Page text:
Our objective was simple: position Wallace, Idaho, as the center of the world’s biggest snowmobile destination. We knew our competition: West Yellowstone, Mont., which for years was the unchallenged snowmobile capital of the world. In terms of location, we were located on an interstate highway, and Wallace was also the mid-point between two smaller market airports: Missoula and Spokane.

And our resources? We had over 1,000 miles of groomed trails, teamed with an army of believers in our cause. Because we promoted a shared vision that was both simple and achievable, we built a local, state and federal coalition that drew upon support from all levels. Small businesses recognized that they stood to make more money from our proposal, and local, state and federal political entities could share in the success of a new economic engine for a fading old economy.  

We knew that snowmobilers drove big trucks with trailers and their own gear, but we still needed to understand more details about the market we were targeting. We pitched our story to the country’s top snowmobile magazine, "SnoWest", and found that there were about 50,000 subscribers to the magazine within a 350-mile radius of Wallace. If we managed to bring just 10 percent of these subscribers to Wallace, that would mean a $16-million annual impact on our town.

We used direct mail to put our plan into action. It was low in cost, and simple enough to send a postcard offering visitors to Wallace an invitation to “Ride wild in the streets of the Great American West,” and explore 1,000 miles of breathtaking high mountain trails across Idaho and Montana.

Now, Wallace is no Aspen, and we were careful to position it as such. Rather than Ralph Lauren boutiques and expensive restaurants, visitors could expect to find hot tubs, prime rib dinners and the opportunity to celebrate in an Old West town full of like-minded snowmobiling enthusiasts.

Our local mayor supported the cause and passed a monumental ‘open streets’ ordinance, meaning that snowmobilers could ride as priority VIPs through the streets of downtown Wallace. This was important: snowmobilers, traditionally, had been treated as outcasts of tourism. We call this principle "securing an orphan market"—targeting a niche market that is traditionally overlooked because of its size, or because it isn’t glamorous. But if you are the first to it, you will have tremendous loyalty.

As we had little money, public relations was our primary marketing strategy. The press needed something new and exciting to work with in a dark time of the year—and what’s more American than a Rocky-style story about a near-death Western mining town taking on the snowmobile capital of the world?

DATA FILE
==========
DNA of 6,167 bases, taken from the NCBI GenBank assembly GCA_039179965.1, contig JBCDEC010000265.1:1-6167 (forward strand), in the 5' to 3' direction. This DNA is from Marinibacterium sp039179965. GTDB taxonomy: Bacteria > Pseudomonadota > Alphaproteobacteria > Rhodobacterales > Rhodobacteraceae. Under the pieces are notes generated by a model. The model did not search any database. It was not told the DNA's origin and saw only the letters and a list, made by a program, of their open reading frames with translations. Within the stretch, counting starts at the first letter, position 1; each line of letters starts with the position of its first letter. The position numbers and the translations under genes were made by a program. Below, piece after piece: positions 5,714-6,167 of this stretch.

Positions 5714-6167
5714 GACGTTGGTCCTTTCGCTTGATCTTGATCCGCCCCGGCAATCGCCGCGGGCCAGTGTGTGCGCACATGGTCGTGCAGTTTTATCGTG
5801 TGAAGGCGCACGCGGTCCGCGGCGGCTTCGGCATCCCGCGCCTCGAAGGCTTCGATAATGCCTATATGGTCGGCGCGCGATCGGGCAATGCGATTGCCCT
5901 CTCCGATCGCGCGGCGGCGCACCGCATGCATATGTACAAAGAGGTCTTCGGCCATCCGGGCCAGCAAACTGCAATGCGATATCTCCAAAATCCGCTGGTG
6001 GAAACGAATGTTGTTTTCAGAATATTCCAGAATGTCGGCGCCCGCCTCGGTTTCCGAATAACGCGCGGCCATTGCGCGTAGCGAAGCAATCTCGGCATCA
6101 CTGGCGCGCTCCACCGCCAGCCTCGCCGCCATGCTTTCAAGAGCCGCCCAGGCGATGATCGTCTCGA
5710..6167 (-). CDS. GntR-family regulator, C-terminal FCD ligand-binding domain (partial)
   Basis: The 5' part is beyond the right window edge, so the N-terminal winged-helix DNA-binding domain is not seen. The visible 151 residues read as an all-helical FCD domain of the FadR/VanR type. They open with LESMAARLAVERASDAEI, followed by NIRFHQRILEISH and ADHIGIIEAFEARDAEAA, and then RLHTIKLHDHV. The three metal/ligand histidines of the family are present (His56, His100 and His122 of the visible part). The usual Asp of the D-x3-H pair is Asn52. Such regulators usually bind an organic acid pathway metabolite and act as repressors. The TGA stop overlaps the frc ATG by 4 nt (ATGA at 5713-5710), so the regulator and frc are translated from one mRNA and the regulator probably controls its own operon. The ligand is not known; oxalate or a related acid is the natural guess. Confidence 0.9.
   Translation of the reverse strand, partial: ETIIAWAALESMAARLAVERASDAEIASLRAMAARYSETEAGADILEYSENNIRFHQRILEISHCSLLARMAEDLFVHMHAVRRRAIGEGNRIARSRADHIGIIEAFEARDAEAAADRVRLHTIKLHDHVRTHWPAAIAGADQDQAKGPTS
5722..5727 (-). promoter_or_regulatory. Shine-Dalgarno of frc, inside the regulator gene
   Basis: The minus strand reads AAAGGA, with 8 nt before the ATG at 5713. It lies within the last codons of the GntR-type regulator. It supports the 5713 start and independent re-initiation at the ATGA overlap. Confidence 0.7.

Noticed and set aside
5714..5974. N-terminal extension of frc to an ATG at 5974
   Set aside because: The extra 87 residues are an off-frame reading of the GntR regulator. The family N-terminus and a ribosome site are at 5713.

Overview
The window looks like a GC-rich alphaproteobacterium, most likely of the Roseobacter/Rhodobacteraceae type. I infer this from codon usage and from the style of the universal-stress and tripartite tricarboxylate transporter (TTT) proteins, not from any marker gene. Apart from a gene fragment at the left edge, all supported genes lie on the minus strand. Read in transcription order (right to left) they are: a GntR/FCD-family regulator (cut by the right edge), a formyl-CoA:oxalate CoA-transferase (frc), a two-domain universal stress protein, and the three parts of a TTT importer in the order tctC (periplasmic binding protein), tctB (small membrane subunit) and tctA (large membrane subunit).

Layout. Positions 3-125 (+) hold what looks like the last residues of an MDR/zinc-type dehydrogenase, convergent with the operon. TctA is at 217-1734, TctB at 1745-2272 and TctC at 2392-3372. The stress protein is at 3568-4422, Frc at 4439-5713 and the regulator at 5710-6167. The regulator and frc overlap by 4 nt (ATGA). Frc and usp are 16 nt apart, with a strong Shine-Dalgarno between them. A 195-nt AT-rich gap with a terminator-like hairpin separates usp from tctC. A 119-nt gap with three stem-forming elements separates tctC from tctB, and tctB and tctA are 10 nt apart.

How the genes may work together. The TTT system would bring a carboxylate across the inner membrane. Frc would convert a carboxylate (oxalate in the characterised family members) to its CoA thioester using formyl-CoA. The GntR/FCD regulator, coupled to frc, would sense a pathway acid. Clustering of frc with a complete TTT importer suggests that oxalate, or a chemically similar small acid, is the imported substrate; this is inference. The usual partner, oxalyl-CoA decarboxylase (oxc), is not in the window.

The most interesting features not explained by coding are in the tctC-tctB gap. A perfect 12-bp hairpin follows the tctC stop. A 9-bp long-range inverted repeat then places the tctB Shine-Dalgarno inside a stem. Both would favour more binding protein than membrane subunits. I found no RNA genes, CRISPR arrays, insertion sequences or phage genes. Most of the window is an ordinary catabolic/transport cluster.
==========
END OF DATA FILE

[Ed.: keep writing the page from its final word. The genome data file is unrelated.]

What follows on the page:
When we opened on Dec. 7, 1995, we celebrated alongside the mayor of Wallace with a torch-lit, nighttime parade of 100 snowmobilers and a declaration of "Gentlemen, start your engines!" Three weeks later, Wallace and the 1,000-mile trail system landed on the front page of The New York Times’ Sunday Travel section.

From there, we secured corporate partnerships with Coca Cola, Southwest Airlines, Best Western, AT&T and Hertz—and over the next five years we leveraged the city and the trail system to include mountain biking, ATV’s, hiking and heritage tourism. The David versus Goliath story of our small town rode for years, and even resulted in Universal Pictures coming in to take over the entire town for six months to shoot the movie "Dante’s Peak."—the economic impact of which on the region was close to $100 million. In addition, the accumulative lodging and food-and-beverage revenue increase to the surrounding area and tax base increased by 25 percent a year for five years.

Finding a Market Niche

Through spotting a gap in the market, and Wallace’s unique position, we set up the town and surrounding area for decades of potential. Here's how:

  • Look for changes in demand. What segments can you expand upon?
  • Create a stand tall differentiation. What can you do to define yourself as the world’s biggest, best or only at what you do? Are you the closest hotel to the hospital? Are you in Coconut Creek, Fla., the butterfly capital of the world?
  • Focus on identity vs. image
  • Be true and authentic, and do not create a false marketing image. Identify your truest organic market by connecting who you are to whom it matters.
  • Create partnerships by defining the win/win vision.
  • Leverage existing infrastructure to support your specialized tourism niche.

You know your market, your property and your unique differentiation better than anyone. So, don’t wait—be fearless sooner, rather than later. Because when you think you've given it everything, you haven’t. There is always another way to go bigger.

Tom Magnuson is the co-founder, along with his wife Melissa, of Magnuson Hotels.